Note: If I was taking photographs of a bride and groom together in a park, I would almost always rely on the 150mm lens, taking either the full length shots first and then repositioning for the close up shots, or doing it the other way... Further note: Unfortunately, I can not remember the comparison of a Hasselblad 150mm lens to the 35mm lens sizes, however; these lenses were fantastic.

If I was you and I had enough room to get a little distance between me and the subject then I would take the full length shots with the 80 -200mm lens... Using one lens will allow you more room to move around and take more photographs.

The decision to use your 80 – 200mm lens will obviously depends on the amount of available space to work in (I'm talking about the formal Family shots that are set up), and the number of people in the shot - if you have (say) five or more people then you are probably better to change lenses. The angle of the available light (the sun) may also affect your decision as to which lens to use. Make sure that you have a good look at the location at about the same time that you will be taking the shots a day or two before…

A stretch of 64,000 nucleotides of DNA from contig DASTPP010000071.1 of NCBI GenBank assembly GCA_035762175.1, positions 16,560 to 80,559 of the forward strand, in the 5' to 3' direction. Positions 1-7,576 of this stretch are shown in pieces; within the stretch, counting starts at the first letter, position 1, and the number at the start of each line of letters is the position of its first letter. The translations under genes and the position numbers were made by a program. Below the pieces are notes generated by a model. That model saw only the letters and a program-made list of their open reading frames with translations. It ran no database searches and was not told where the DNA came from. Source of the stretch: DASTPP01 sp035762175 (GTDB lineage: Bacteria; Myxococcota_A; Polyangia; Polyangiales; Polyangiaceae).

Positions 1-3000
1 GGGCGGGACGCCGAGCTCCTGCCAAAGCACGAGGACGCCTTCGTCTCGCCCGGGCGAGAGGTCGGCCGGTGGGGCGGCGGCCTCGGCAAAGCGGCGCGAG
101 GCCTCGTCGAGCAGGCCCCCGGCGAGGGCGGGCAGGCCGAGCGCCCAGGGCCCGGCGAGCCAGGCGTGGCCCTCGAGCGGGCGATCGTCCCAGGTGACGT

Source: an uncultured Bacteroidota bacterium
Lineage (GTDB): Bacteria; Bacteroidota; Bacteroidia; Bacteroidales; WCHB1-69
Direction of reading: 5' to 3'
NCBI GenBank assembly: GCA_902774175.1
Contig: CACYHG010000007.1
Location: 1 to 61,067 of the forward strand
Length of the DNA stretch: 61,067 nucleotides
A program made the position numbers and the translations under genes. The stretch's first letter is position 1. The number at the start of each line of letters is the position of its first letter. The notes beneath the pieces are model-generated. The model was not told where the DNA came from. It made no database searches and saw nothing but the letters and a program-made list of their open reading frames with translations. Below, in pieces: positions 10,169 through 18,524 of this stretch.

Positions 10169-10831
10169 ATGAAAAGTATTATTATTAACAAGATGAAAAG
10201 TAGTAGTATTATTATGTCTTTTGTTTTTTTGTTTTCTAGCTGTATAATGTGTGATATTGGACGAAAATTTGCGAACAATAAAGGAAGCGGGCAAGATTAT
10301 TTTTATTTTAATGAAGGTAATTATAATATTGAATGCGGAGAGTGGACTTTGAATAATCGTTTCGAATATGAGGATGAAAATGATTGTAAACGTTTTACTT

Some photographers will probably tell you that the 50mm lens is the best for portrait photography and they are probably right as the structure of the face is more true to form (wide angle lenses distort facial features), however; I think that you should be able to get good shots using the 80 - 200mm lens. Don’t forget spare batteries, memory cards, a lens hood, tripod, flash, the correct white balance and I would take a torch (I think some people call it a flash light) and remember to enjoy the experience.

Hopefully this will help?

Cheers
Dean.
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Old 11-11-2009, 09:46   #18 (permalink)
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Re: HELP!!! Formal Photography

Quote:
Originally Posted by clickherephotographytips View Post
When I was photographing weddings with my Hasselblad a few years ago, the lens that would stay on my camera for at least 90% of the time was my 150mm lens. The other lenses that I would occasionally use were my 40mm, 80mm and 350mm lenses – depending on the amount of available space and the effect that I was after.

Note: If I was taking photographs of a bride and groom together in a park, I would almost always rely on the 150mm lens, taking either the full length shots first and then repositioning for the close up shots, or doing it the other way... Further note: Unfortunately, I can not remember the comparison of a Hasselblad 150mm lens to the 35mm lens sizes, however; these lenses were fantastic.

If I was you and I had enough room to get a little distance between me and the subject then I would take the full length shots with the 80 -200mm lens... Using one lens will allow you more room to move around and take more photographs.